Objective: To determine young women's experience of having a chlamydia (Chlamydia trachomatis) test as part of a chlamydia incidence study, and to determine how women who tested positive during the study experienced having a test compared with the experience of women who always tested negative. Methods: Women in an Australian chlamydia incidence study were tested at 3- to 6-monthly intervals during a 12-month period. At the final stage of the study, the women completed a questionnaire about how they felt about testing positive or how they anticipated they might feel about testing positive if they only tested negative. Questions about future sexual behaviour and testing were included. Results: The questionnaire was completed by 872 out of 1116 (78%) women, including 67 women who tested positive. Many women (75%) felt anxious when having a chlamydia test but women who tested positive were less concerned about their future health (61% v. 81%, P<0.01), were less concerned about their partner's reactions (62% v. 79%, P<0.01) and were more likely to discuss their diagnosis with other people (57% v. 36%, P<0.01). Conclusions: The participants in the study were pleased to have been tested and supported a screening program. Women who tested positive were less concerned about having a positive result than women who tested negative anticipated they might be. Implications: Clinicians need to be aware that having a chlamydia test can cause anxiety in young women and for a screening program to be successful, this must be addressed. © 2013 CSIRO.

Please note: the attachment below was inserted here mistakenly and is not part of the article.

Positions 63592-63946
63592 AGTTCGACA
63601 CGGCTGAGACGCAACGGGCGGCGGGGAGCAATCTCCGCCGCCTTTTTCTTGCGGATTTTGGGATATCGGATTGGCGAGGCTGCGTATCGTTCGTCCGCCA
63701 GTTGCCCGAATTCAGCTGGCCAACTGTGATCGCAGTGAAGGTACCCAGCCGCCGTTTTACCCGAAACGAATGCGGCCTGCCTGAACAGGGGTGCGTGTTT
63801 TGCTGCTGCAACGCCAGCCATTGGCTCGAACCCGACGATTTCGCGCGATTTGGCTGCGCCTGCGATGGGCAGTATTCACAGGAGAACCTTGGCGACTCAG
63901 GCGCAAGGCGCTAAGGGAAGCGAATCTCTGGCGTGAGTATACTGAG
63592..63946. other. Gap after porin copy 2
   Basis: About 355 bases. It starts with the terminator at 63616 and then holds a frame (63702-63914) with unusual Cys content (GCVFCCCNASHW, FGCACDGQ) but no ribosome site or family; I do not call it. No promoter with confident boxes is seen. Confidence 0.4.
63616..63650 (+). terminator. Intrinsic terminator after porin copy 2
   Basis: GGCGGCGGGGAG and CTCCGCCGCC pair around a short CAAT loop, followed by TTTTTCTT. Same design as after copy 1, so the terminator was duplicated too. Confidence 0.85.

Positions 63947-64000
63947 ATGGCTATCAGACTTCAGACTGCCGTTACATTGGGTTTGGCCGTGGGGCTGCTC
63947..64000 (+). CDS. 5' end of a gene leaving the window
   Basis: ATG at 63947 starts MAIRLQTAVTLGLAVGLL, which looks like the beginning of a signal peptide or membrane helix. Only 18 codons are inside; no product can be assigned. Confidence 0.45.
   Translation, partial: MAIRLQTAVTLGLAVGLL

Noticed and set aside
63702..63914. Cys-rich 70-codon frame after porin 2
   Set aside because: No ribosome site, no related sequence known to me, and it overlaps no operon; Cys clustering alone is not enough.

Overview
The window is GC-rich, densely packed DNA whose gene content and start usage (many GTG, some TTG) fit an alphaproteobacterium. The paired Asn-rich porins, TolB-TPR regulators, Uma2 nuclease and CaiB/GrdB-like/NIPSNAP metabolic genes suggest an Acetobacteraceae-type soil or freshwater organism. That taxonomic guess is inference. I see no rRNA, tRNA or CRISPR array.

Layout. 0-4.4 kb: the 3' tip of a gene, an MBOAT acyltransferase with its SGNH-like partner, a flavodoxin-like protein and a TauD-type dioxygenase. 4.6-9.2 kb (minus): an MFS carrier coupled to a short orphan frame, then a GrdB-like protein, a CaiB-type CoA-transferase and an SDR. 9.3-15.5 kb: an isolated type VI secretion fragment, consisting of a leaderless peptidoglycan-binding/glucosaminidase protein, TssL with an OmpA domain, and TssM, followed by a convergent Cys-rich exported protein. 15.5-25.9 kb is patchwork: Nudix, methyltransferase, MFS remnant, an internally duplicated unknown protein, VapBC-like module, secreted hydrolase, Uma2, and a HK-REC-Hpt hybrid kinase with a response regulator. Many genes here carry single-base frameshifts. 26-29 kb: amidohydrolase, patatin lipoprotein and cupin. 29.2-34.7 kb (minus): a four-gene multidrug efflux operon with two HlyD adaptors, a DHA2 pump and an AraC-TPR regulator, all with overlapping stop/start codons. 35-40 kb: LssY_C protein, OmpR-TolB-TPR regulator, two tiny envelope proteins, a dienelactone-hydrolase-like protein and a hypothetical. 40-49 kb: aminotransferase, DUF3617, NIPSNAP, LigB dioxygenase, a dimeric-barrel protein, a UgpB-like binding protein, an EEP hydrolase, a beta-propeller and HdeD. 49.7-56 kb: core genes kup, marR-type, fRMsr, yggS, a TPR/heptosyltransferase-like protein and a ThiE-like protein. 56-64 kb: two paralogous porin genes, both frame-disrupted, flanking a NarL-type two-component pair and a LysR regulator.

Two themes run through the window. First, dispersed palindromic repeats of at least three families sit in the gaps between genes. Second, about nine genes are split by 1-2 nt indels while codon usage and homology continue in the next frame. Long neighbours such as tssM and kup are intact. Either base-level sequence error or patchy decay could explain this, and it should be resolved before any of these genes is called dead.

- young women.